As of November 24, Morgan Stanley IPOs (US$50m plus and weighted by size) had returned 9.1% in 2014 (and that includes OW Bunker, which collapsed when its hedging strategy for oil prices brought down the company) versus the 3.4% average of non-MS deals.
The performance improved significantly after that date when German tech companies Zalando and Rocket Internet produced their first set of results post-IPO, with the former gaining 28% by December 1 and Rocket 19%.
However, this was not a case of a bank preferring its investor clients over corporates – the stock performance was not always immediately positive.
Card Factory is one example. The £300m IPO was priced at 225p but that price was never seen on its debut, with the shares ending the first day at 201p. It took more than four months for the stock to reach 225p – but once it did, it kept going. On November 24, the stock closed at 249.7p, an 11% return from the IPO.
Pricing was ultimately shown to be correct, but the bank would not provide a free put to investors by desperately defending an issue price with the greenshoe.
It was a similar story with the US$1bn New York listing of Catalent. Morgan Stanley, as stabilisation agent, oversold the 42.5m-share IPO at US$20.50 to boost its short position. Only when the stock hit US$19.30 did the bank step in. The overallocation meant Morgan Stanley could still exercise the full 6.375m share greenshoe and deliver the additional proceeds to the company. The stock has since traded steadily upwards to end November at US$28.79.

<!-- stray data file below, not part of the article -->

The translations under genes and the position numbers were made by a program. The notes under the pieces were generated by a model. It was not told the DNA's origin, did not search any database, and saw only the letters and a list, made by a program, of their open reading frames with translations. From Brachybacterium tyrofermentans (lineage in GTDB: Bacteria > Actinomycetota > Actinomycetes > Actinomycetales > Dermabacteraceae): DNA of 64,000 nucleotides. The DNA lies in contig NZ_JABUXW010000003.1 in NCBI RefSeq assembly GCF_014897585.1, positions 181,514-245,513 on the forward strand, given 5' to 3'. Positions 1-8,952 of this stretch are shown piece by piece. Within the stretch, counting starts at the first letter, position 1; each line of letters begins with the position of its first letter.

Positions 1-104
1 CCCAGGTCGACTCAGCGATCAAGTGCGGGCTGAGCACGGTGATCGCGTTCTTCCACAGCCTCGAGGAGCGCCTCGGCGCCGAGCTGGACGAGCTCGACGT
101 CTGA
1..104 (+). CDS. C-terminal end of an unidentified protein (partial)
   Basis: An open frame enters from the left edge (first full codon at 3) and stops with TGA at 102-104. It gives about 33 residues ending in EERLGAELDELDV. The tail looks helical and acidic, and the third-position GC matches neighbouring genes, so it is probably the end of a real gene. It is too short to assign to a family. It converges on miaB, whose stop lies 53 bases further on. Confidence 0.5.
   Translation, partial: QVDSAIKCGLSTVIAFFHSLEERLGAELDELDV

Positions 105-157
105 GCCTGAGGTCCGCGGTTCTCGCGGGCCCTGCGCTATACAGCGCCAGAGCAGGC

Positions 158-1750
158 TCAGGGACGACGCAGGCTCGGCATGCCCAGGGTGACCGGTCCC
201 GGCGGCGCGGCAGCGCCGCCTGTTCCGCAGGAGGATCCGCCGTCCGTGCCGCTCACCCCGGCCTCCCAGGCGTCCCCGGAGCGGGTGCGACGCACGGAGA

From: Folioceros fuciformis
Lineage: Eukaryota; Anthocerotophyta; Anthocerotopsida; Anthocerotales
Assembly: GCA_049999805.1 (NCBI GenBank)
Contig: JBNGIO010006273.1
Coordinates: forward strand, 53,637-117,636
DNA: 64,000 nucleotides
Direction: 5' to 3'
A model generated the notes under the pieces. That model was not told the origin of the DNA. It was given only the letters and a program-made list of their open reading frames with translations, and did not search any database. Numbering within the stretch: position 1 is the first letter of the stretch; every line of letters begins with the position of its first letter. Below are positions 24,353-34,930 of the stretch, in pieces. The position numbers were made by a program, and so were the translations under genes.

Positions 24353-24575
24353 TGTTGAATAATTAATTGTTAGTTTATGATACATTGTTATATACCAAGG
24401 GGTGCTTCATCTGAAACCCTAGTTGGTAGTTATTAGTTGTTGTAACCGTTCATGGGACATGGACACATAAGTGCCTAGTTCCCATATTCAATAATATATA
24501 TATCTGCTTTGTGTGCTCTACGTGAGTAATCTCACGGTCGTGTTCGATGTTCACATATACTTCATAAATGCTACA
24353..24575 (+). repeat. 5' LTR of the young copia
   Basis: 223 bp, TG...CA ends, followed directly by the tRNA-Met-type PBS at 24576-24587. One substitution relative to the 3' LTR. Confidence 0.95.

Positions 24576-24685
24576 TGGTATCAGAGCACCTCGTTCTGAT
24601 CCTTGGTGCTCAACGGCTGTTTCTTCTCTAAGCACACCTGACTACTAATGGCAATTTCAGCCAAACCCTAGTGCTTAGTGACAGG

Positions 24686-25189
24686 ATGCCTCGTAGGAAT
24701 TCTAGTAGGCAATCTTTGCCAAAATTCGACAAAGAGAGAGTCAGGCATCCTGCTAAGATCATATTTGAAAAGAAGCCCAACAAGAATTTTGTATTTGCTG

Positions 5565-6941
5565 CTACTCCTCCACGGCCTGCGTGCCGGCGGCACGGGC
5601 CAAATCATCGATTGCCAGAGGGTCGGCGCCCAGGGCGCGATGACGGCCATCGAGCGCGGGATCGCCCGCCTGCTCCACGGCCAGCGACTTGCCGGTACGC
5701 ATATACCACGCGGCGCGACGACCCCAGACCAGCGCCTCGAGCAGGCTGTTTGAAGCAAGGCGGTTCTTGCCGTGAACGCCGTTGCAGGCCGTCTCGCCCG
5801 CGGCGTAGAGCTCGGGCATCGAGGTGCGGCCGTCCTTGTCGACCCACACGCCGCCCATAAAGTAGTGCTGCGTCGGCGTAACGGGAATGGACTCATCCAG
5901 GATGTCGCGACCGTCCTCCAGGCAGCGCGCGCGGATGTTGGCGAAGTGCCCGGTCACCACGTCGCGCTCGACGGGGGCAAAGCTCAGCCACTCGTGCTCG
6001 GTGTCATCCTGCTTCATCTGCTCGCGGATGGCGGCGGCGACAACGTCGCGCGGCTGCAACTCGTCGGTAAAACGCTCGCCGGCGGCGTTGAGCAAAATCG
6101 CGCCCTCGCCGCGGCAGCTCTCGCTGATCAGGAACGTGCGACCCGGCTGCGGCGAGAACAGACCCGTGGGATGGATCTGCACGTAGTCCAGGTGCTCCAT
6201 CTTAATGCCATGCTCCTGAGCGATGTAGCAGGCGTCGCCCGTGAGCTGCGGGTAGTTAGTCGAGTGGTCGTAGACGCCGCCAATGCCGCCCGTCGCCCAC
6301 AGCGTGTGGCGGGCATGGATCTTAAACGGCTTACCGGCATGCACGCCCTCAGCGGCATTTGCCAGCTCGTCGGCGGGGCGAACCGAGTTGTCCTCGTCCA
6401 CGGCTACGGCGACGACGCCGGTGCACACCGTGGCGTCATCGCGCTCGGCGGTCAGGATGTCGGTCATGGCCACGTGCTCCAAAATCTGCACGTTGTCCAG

Those are just some of the highlights in a year when the bank’s energy was boundless. It led the IPO of Emaar Malls in Dubai, where demand totalling US$40bn and a first-day pop has single-handedly revived the Gulf region.
It dominated the flow of mandatory convertible bonds across regions and was hired by the UK government for the £4.2bn sale in Lloyds, the largest ever accelerated bookbuild in EMEA. It was one of two foreign banks on the US$53bn CITIC Pacific fundraising that provided the backdoor listing of the Chinese state-owned CITIC Group’s operations.
The year also saw the US team harness the power of its recently acquired wealth management business, leveraging the US$2trn of assets for both information and huge orders.
The results of the ECM team’s efforts are ultimately shown in Morgan Stanley’s own numbers. Equity sales and trading revenue rose 7% in the first nine months of 2014 to US$5.45bn, but equity underwriting has been a standout as nine-month revenue surged 50% to US$1.27bn, higher on an absolute basis than all but one US peer and unrivalled in terms of momentum.